Nature Journaling #284: The Many Names of the March Moon

Nature journals are a fun way to pass the time. To many Great Parks nature interpreters, they are a tool that fosters meaningful connections with the natural world. This is your journal – something to help you connect to the natural world around you and make discoveries along the way.

If the weather is too awful to go outside for your nature observation, take a peak out a window from the comfort of inside your home! If you do venture outside, you may want to take a small pocket notebook to make notes or quick sketches to work further with them when you get back inside. Also, use a pencil – ink in a pen could freeze if it is too cold! Any notebook will work for your journal.

A bright full moon shines on a winter night over Winton Woods.

Today’s Prompt: The Many Names of the March Moon

Head outside tonight and look for the moon. It should be full and bright. March’s full moon goes by many names: Worm Moon because this is when the worms start appearing on the ground; Sap Moon because this is when the sap is running in the northeastern part of the country, which is where maple sugar comes from; and Sugar Moon because this is when maple sugar is made. Which one of these names is your favorite?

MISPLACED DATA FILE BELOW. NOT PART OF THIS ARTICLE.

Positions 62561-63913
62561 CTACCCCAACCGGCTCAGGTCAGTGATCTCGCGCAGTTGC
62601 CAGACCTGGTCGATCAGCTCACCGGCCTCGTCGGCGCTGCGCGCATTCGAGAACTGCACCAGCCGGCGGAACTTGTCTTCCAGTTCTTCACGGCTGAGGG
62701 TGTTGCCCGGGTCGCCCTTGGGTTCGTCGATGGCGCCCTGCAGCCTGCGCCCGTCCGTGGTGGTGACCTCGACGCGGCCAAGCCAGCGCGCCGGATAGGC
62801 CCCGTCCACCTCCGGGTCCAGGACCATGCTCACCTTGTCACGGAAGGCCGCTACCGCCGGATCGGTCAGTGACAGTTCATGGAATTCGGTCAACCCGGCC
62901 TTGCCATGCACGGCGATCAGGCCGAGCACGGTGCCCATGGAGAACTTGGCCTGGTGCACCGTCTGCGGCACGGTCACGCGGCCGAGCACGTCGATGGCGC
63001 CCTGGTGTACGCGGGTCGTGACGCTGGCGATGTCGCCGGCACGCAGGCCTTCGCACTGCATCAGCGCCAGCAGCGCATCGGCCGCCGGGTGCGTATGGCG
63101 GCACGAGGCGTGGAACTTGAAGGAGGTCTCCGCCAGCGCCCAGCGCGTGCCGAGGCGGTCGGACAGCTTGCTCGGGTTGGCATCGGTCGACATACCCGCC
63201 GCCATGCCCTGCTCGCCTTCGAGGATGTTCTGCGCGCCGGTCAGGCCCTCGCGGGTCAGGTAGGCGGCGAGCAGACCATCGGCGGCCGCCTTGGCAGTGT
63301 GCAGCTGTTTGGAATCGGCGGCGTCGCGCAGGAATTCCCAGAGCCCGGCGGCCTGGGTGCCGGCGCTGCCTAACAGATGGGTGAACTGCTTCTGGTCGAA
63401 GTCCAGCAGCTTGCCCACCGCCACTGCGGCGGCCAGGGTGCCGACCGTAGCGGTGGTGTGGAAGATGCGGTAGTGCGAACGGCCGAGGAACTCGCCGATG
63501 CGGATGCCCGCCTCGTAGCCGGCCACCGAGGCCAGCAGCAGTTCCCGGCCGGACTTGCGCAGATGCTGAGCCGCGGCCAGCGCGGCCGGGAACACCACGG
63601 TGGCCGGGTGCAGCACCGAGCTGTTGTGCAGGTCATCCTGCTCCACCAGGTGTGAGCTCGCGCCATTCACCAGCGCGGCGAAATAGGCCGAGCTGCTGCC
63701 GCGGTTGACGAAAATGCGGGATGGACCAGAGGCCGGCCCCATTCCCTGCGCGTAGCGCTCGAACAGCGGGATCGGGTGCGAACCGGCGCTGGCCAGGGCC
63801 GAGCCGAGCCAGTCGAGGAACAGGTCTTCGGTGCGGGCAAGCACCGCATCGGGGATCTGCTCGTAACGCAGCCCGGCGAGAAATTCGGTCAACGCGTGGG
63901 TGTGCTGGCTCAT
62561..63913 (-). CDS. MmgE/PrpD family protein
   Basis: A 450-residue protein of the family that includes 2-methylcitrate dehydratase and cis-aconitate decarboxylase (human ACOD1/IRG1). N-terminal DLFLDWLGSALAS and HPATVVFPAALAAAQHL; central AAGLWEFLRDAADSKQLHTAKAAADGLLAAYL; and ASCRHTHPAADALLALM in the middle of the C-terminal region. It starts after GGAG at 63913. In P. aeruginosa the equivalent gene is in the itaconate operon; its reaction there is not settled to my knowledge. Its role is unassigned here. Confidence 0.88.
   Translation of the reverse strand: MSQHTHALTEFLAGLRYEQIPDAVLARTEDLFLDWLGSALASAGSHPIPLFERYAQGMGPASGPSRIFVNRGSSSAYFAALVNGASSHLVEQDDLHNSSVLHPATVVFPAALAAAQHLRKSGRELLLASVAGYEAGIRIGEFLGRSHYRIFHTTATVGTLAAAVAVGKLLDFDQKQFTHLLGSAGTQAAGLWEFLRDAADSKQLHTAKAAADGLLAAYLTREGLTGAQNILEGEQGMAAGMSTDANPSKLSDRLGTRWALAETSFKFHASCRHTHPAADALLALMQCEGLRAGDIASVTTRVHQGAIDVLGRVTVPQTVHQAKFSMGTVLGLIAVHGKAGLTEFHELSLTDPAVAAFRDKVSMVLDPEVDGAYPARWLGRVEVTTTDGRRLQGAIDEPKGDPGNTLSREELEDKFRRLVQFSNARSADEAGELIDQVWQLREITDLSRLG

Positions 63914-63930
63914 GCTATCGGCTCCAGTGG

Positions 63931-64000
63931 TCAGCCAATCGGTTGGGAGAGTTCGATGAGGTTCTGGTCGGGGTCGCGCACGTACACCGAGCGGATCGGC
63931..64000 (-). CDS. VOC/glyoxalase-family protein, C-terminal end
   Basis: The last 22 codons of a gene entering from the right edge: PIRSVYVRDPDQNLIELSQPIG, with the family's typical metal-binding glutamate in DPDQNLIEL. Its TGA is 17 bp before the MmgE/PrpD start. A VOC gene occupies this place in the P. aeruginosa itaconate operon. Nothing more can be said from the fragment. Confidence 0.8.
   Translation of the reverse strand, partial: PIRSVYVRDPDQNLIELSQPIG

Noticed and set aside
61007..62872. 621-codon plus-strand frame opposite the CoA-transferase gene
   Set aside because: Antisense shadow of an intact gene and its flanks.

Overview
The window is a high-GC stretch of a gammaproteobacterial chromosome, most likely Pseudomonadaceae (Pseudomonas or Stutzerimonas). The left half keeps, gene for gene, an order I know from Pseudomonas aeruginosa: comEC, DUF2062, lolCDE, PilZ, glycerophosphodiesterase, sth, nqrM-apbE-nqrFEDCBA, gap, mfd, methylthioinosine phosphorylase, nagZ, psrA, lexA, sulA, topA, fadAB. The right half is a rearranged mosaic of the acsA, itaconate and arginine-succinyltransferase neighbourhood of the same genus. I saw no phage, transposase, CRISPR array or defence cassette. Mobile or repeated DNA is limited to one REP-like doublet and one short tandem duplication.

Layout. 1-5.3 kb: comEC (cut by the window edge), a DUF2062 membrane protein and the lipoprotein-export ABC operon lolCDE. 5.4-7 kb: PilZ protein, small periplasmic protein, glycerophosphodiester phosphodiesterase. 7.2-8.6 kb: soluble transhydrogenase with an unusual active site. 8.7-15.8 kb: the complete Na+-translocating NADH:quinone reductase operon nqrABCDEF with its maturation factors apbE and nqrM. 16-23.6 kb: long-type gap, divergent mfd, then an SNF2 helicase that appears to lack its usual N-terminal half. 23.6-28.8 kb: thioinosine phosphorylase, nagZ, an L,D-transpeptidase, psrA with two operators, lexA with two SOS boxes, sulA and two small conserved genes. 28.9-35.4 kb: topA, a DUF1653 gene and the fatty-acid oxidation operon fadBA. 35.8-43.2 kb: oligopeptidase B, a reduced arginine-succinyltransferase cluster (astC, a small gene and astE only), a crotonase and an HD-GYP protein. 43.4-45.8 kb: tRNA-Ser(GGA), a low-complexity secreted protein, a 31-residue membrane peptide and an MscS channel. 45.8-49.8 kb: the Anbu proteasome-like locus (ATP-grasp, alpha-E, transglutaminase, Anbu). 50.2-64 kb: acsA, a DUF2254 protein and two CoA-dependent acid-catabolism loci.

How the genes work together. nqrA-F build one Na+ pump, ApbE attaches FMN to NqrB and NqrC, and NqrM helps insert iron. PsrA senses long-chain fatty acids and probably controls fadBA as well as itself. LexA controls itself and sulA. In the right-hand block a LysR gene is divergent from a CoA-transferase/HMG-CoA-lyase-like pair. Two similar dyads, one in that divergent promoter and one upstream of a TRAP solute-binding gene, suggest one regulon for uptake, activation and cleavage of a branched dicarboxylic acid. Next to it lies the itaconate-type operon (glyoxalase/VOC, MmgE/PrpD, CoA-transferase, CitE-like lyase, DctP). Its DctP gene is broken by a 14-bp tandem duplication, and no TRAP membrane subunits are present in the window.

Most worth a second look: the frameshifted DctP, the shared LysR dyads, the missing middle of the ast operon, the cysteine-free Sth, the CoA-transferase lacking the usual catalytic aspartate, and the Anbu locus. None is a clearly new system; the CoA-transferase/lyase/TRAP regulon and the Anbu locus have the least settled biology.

A Few Tips for Success:

  • Work with your child’s attention span. If they aren’t enjoying an activity, allow them to choose a new one. If they are highly focused, give them plenty of time to continue the observations.
  • Allow creativity. Children often have interests that go beyond the questions we pose. Create a safe environment so they can create and explore on their terms.
  • Journal along with your child. You never know what you may discover and it’s a great way to spend some quality time together.
  • Try activities at different times of day. Observations may change with time and temperature.

Want to try your hand at different nature journaling topics? Click here for more prompts.